Cisco Firepower Threat Defense Virtual (FTDv) brings Cisco's Firepower Next-Generation Firewall functionality to virtualized environments, enabling consistent security policies to follow workloads across your physical, virtual, and cloud environments, and between clouds.
The cloud is changing the way infrastructure is designed, including the design of firewalls as the network is not physical or in virtual LANs anymore. Not all features of a physical network are available in Microsoft Azure Virtual Networks (VNet). This includes the use of floating IP addresses or broadcast traffic and that influences the implementation of HA architectures. Due to such limitations in Azure, normal FTD High Availability (HA) and clustering setups are not possible, instead, Load Balancers (LB) can be utilized in a certain way to achieve an HA architecture within a VNet.
This document explains a couple of design scenarios and walks through the deployment of two FTDv appliances in high availability, and in a setup that will be easy and simple to scale in the future.
The information in this document was created from the devices in a specific lab environment. All of the devices used in this document started with a cleared (default) configuration. If your network is live, make sure that you understand the potential impact of any command.
Before going through design scenarios, it is important to take the below points into consideration to set a basic understanding of Azure networking concepts relevant here:
A single FTDv firewall needs one interface for Management, one interface for Diagnostics, and two or more interfaces for data. When designing your Azure network to include FTDv firewalls, you have to prepare one separate subnet for each of the interfaces mentioned above.
Note: As of version 6.5, FTDv can support up to 8 vNICs when using VM sizes Standard D4_v2 or Standard D5_v2. Smaller VM sizes only supports 4 vNICs. Keep in mind that 2 vNICs must be used for Management and Diagnostics interfaces.
In this Scenario, we will use a single group of firewalls to handle all traffic; Inbound and Outbound, as well as East/West (E/W) traffic.
An already deployed FMC in the on-prem network is shown in this design, however, as explained earlier, FMCv can be deployed in Azure or even in another cloud. Once the ExpressRoute or Site to site VPN is setup, the FMC can reach directly to the FTDv management interfaces and vice versa.
The diagram below shows the components used, you can see two FTDv firewalls, but more firewalls can be added if higher throughput is required.
For the workloads, it is common to have 3-tier applications in their own VNets, but they can be in the same VNet as the firewalls or in different VNets. Also, load balancers can be used to distribute traffic if your application has more than one web server and so on.
Traffic that flows through these firewalls can be one of the following:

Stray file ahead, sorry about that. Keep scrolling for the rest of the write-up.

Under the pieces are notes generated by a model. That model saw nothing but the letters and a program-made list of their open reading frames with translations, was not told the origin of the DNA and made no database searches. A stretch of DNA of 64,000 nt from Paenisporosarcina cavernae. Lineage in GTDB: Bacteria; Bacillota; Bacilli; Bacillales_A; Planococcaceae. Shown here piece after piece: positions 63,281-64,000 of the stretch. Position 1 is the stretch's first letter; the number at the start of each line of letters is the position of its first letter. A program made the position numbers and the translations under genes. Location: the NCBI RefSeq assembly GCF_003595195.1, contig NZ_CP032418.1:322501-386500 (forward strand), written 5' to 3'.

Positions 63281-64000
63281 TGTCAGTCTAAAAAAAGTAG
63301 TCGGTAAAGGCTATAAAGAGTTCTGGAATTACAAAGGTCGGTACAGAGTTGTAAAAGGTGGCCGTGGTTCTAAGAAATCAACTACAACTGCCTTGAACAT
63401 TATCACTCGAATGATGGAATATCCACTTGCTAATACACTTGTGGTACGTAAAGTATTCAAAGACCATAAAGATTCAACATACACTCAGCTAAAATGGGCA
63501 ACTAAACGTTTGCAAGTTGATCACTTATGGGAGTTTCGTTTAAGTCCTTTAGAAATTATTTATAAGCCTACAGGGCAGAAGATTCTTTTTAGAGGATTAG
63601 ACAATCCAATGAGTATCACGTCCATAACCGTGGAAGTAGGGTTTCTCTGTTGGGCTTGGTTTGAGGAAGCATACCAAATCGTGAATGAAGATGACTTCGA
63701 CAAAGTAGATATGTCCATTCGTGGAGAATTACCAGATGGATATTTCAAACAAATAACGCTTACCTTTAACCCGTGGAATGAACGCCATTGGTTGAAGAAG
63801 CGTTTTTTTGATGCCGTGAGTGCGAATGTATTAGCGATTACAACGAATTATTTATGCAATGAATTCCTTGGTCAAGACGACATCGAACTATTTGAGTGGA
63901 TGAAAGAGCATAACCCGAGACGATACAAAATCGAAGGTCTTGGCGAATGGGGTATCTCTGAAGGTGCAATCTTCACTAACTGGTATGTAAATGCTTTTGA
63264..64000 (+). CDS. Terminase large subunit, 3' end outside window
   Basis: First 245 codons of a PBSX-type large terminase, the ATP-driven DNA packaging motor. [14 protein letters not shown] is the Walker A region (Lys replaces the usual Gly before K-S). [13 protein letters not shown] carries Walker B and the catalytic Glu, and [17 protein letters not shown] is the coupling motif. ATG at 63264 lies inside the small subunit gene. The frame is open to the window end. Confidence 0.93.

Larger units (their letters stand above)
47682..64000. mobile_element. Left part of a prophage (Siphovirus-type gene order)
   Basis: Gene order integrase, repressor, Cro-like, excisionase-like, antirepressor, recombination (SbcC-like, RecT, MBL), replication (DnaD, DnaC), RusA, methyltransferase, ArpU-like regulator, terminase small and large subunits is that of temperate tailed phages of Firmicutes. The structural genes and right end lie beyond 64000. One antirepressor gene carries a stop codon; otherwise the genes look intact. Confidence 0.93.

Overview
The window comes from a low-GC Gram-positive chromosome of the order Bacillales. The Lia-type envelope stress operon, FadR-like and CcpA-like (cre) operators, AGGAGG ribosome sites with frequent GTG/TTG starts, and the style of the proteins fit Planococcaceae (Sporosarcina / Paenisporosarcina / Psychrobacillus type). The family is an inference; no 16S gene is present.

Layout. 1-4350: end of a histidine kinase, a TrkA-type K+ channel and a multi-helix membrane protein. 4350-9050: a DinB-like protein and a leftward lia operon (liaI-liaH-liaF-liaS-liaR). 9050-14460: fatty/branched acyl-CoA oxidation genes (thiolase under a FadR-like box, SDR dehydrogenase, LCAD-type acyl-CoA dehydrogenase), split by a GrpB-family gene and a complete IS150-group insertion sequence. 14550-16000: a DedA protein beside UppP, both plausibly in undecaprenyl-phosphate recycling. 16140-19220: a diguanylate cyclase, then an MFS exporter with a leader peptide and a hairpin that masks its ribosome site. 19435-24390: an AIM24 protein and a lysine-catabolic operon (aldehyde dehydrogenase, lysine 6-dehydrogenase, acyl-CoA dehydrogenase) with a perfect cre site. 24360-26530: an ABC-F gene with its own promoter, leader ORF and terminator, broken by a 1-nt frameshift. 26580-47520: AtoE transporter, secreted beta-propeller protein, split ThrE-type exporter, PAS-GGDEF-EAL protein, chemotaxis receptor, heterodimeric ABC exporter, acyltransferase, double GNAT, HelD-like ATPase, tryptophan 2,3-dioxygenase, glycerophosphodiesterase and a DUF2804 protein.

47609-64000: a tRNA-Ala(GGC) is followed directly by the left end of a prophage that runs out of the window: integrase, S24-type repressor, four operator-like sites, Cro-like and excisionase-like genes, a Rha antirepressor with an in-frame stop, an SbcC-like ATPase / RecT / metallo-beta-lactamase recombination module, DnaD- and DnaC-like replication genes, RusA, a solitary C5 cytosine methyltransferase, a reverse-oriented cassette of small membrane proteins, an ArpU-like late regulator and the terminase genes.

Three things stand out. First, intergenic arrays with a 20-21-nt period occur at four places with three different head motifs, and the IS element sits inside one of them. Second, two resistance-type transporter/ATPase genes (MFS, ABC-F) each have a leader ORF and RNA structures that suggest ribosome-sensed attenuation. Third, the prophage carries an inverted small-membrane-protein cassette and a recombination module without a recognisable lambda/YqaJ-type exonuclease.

Also, the firewalls will handle the health probes sent from the Azure LBs. We’ll go through them one by one.
For Inbound traffic, in this example, we need external internet users to access the web server on port 80. Diagram below shows the forward traffic flow, it also shows where load balancing and NAT happens.
Here, the traffic source will be some random IP address in the internet, and the destination will be the public IP assigned to the frontend external LB. The LB is configured with a rule to load-balance incoming traffic to port 80, to the external IP addresses of the FTDv firewalls. Once the traffic hits LB frontend public IP address, the LB will change the destination IP to one of the firewalls’ external IP and pass the traffic to it.
The firewall will first perform destination NAT, changing the destination IP from its own external IP address to the web server IP address. Also, it will perform source NAT, changing the original internet user public IP address, to its own internal interface IP address. Then, the traffic is finally sent to the web server. The source NAT is done to ensure that the return traffic is sent back to the same firewall that handled the forward traffic.
For the return path, the web server receives the traffic sourced from one of the firewalls internal IP address. When it replies, it can reach the send the traffic directly to the firewall. A couple of notes here:
When the firewall receives the return traffic, it will match the session created on previously on it, undo the NAT done, and send the traffic back to the internet.
For example, your App servers needs to reach out to the internet to get an update. The below diagram shows the forward traffic flow.
First, we need to apply a UDR on the App subnet, with a default route pointing to the internal load balancer front end IP address. The internal load balancer is configured with HA ports rule to load balance all incoming traffic on all ports to the firewalls.
The Load Balancer will send the traffic to one of the firewalls. Each firewall has its own external IP address attached to a public IP address, and can reach the internet directly. It will source NAT the traffic and send it to the internet.